Delaware Students Advanced Coursework: Dual Enrollment - Bar Chart

* Dual enrollment participation data for students with disabilities has been suppressed by state for student privacy reasons due to low enrollment.

Note: Students earn both high school and college credit when enrolled in a dual enrollment course. Dual enrollment courses can be offered in a high school, on a college campus, or electronically. Students participating in dual enrollment must receive a B or higher in order to pass.

Source: Delaware Department of Education. (2018). Class of 2017 Dual Enrollment Participation and Performance.

Graduation Rate Among Delaware Subgroups (Class of 2017)

Percentage of students who graduate high school in four years

Of the 10,203 students in the class of 2017, 8,749 students graduated in four years. While the average graduation rate is 86 percent, students with disabilities, English learners, and low-income students are less likely than their peers to graduate on time.

Graduation Rate among Delaware Subgroups - Bar Chart

* Asian student graduation rate is above 95 percent.

Note: Delaware uses the ESEA adjusted cohort graduation rate—a common method to calculate four-year high school graduation rates across states.

Source: Delaware Department of Education. (2018). Delaware Graduation Summary Statistics: 2016-17.

Graduation Rate by District (2016-17)

Percentage of students who graduate high school in four years

Delaware Graduation Rate by District Bar Chart

* Graduation rate above 95 percent.

Note: Red Clay Consolidated School District includes Delaware Military Academy and Charter School of Wilmington, two district-authorized public charter schools serving high school students. Data not available for Freire Charter School, Early College High School at Delaware State University, and First State Military Acade- my due to no graduating class during 2016-17. Beginning in 2010-11, Delaware and other states began using the ESEA adjusted cohort graduation rate—a common method to calculate four-year high school graduation rates across states. These data are not directly comparable to graduation rates prior to 2010-11.

Source: Delaware Department of Education. (2018). 2016-2017 Delaware Graduation Summary Statistics.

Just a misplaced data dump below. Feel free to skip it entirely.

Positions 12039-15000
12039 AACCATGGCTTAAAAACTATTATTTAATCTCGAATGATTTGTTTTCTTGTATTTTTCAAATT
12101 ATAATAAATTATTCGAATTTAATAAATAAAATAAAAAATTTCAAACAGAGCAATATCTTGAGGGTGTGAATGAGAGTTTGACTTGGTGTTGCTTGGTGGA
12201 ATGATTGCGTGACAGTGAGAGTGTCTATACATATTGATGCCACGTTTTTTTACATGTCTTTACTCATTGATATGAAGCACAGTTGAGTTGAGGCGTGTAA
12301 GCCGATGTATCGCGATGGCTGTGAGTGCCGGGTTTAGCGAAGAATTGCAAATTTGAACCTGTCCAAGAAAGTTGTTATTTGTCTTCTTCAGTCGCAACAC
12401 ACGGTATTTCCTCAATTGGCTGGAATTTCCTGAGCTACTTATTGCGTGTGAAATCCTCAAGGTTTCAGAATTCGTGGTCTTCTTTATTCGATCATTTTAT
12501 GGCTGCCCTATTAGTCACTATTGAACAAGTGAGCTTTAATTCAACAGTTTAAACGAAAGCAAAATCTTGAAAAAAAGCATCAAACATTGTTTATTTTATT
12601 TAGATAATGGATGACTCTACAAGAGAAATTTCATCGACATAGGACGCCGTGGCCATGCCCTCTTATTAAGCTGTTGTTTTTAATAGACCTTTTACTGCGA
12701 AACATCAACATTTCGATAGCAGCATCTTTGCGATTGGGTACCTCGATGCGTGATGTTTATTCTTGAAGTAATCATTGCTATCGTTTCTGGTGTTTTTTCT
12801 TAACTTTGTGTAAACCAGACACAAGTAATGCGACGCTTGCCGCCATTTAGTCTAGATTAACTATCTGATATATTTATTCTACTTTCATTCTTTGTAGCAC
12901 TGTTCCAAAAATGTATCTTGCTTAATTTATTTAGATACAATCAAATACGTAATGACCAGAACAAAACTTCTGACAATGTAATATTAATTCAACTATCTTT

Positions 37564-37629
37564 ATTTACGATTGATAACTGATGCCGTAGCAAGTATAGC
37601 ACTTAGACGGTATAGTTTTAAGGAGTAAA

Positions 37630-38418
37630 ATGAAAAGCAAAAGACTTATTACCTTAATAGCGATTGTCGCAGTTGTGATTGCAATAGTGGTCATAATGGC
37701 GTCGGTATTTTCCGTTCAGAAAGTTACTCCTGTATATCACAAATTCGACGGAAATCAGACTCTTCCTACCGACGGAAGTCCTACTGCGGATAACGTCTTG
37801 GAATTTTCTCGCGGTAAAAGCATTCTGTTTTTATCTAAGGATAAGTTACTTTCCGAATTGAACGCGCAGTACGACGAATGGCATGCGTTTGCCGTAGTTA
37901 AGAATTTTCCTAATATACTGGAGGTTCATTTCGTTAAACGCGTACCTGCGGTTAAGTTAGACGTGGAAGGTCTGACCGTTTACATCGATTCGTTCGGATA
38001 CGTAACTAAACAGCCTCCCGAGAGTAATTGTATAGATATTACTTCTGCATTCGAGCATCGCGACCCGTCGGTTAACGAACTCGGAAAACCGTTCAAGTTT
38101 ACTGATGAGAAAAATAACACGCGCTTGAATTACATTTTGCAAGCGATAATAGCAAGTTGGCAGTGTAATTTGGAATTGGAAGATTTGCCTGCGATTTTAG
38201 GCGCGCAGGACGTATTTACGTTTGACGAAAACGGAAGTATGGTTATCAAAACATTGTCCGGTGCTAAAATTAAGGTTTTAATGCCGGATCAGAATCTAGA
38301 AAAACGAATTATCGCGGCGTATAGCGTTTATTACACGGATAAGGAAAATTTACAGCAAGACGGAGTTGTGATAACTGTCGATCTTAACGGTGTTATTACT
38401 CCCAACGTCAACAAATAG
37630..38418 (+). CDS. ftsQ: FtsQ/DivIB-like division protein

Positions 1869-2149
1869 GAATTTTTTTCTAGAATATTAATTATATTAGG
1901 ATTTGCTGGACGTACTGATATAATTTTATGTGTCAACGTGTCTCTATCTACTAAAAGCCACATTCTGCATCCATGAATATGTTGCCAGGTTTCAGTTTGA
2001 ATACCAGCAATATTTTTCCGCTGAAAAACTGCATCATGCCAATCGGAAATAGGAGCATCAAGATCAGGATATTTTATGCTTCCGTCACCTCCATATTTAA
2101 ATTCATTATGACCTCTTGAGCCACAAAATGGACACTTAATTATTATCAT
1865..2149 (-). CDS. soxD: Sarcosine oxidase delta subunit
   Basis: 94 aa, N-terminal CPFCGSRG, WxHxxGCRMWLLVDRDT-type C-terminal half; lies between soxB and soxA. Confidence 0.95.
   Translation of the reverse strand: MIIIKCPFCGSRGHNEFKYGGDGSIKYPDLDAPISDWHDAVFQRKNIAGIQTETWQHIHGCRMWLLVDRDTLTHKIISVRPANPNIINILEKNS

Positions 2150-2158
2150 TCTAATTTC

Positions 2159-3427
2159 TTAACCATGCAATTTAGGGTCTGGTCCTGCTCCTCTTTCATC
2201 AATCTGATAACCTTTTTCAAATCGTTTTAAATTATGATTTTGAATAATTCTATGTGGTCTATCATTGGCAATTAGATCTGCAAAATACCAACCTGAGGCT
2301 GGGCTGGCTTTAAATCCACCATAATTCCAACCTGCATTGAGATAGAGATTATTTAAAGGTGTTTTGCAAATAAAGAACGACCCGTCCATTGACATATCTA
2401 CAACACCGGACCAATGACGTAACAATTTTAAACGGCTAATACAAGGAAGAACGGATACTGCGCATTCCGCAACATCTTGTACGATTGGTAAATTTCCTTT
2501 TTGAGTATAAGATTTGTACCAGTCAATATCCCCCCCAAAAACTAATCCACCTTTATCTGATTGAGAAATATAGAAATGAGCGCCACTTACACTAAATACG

College Enrollment (Class of 2015)

Percentage of Delaware public high school graduates who COLLEGE seamlessly enrolled in college

Of the almost 5,000 students that enrolled in college, 70 percent chose to enroll in a Delaware public or private college directly after graduating high school.

Four out of 10 high schoolers did not enroll in college.

Delaware College Enrollment - Pie Chart

Note: This percentage includes graduates from traditional public, public charter, and vocational technical schools. Percentages may be off due to rounding.

Source: Delaware Department of Education. (2017). State of Delaware College Success Report: Class of 2015.

Delaware College Remediation by Subgroup (Class of 2015)

Percentage of Delaware public high school graduates attending Delaware colleges needing remediation

Four out of 10 Delaware public high school graduates enrolled in Delaware colleges were placed in remedial courses.

Remediation is an indicator that a student is not yet ready to take college level math courses, English courses, or both. Remedial courses may not provide credits toward a degree, but students still must pay tuition (or use financial aid) for them.

Delaware College Remediation by Subgroup - Bar Chart

Note: Remediation data includes Delaware public high school students from the Class of 2015 who enrolled in one of the following in-state colleges: University of Delaware, Delaware State University, Wilmington University, Goldey-Beacom College, Delaware Technical Community College, and Wesley College. Data is not provided for public school students who enroll in out-of-state colleges.

Source: Delaware Department of Education. (2017) College Success Report: Class of 2015.

Postsecondary Educational Attainment: Young Adults 18-24 (2007, 2017)

Percentage of the Delaware population ages 18 to 24 by educational attainment

Over the past decade, the young adult population with postsecondary education has increased from 39 percent to 54 percent. It is unclear what percentage of the population is on-track to obtain a degree or has attained non-degree postsecond- ary education such as a credential, an apprenticeship, or a job training program.

Delaware Postsecondary Educational Attainment: Young Adults 18 to 24 - Bar Chart

Note: Postsecondary educational attainment includes some college, a two-year, four-year, or professional degree. It is unclear what percentage of the young adult population residing in Delaware attended Delaware public high schools or Delaware colleges.

Source: U.S. Census Bureau. (2018). Educational Attainment, 2017 American Community Survey 1-Year Estimates; U.S. Census Bureau. (2018). Educational Attainment, 2007 American Community Survey 1-Year Estimates.

Youth Unemployment Rate (2007-2017)

Percentage of Delaware population ages 16-19 and 20-24 unemployed

The youth unemployment rate is considered an indicator of early workforce training and professional experience.

Approximately 13 percent of Delaware teens (ages 16-19), and seven percent of young adults (ages 20-24), are unemployed.

Delaware Youth Unemployment Rate - Line Chart

Note: Unemployment rate is defined as the number of individuals in the labor force actively seeking paid work. 2016 unemployment rates for age 16-19 for the state of Delaware was unavailable due to shifts in methodology (to a higher minimum base count) by the Bureau of Labor Statistics.

Source: Bureau of Labor Statistics. (2017). Geographic Profile of Employment and Unemployment.

Postsecondary Educational Attainment: Adults, Age 25 and Over (2017)

Percentage of the Delaware population ages 25 and over by educational attainment